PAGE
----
There is a definite correlation with people who strength train and longevity. Even if it is just becuase they slow age-related muscle loss (sarcopenia) people who strength train tend to live longer.

I was wondering when does the correlation end, or, more precisely, when does getting stronger become equivalent to maintaining strength if your goal is longevity.

For example, if I trained consistently for a year would I obtain any further longevity benefit from building more strength VS maintaining?

1 Answer 1


Strength training definitely has its effect on overall health. It's not just the training itself, but other things related to it may add to your health and longevity. Let's focus on a few ground rules. Body, when taken care of properly, stays health and fit. When you do strength training, you not only get stronger and gain muscles, but in order to do that, you eat clean, you sleep well, drink a lot of water and stay away from unhealthy practices like smoking, recreational drugs and heavy drinking. Why, because body building is a discipline and those who do it, they keep it in mind. All these activities keep the body functioning normally. That's what you call the maintenance of the body. So anything maintained throughout, would last longer.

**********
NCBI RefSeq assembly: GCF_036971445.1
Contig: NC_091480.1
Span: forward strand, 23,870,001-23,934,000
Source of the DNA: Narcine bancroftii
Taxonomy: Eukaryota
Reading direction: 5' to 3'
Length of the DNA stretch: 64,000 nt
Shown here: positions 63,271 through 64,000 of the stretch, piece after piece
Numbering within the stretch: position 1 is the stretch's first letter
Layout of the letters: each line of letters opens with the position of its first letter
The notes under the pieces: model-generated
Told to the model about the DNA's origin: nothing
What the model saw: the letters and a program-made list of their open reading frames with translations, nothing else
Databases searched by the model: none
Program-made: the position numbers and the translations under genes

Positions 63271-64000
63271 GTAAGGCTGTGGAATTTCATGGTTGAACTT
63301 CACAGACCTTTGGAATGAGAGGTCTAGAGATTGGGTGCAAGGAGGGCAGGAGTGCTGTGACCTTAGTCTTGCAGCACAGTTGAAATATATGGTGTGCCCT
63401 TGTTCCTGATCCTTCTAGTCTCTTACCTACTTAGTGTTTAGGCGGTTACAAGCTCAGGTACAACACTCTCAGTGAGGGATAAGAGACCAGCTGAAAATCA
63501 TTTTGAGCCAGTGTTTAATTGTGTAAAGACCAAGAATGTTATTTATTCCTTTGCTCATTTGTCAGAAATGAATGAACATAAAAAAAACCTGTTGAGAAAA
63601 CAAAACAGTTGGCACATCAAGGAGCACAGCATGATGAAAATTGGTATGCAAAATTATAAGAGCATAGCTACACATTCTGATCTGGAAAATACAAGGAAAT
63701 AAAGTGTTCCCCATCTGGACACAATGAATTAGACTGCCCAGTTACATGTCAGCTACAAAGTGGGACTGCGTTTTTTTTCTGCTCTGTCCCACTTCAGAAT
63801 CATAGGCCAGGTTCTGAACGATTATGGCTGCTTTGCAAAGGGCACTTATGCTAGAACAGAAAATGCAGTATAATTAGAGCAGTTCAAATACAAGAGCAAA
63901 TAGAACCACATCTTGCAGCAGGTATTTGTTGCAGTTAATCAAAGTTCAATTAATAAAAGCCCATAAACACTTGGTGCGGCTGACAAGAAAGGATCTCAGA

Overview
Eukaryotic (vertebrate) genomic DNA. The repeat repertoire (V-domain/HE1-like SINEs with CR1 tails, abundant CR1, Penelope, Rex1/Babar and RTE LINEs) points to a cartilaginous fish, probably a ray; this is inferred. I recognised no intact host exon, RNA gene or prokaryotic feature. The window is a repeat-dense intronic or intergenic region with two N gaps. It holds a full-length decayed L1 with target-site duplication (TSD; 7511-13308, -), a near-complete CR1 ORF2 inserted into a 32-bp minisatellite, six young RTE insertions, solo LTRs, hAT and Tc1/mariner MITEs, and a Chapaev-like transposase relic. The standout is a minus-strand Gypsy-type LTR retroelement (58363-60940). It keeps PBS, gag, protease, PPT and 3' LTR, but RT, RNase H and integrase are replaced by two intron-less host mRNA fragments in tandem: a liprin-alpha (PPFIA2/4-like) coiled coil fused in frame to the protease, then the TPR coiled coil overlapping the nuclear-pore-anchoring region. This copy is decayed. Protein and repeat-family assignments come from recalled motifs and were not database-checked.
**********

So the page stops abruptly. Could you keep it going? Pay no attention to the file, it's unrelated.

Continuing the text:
Having said that, doing it for a year may yield you some short teams benefits, but to live longer, you have to keep doing it along with other things that I have mentioned above. As always, there's no guarantee that anyone would live longer due to strength training or all other practices followed due to it, but it definitely increases your chances to it. Also, you have to do it correctly, to avoid injuries.

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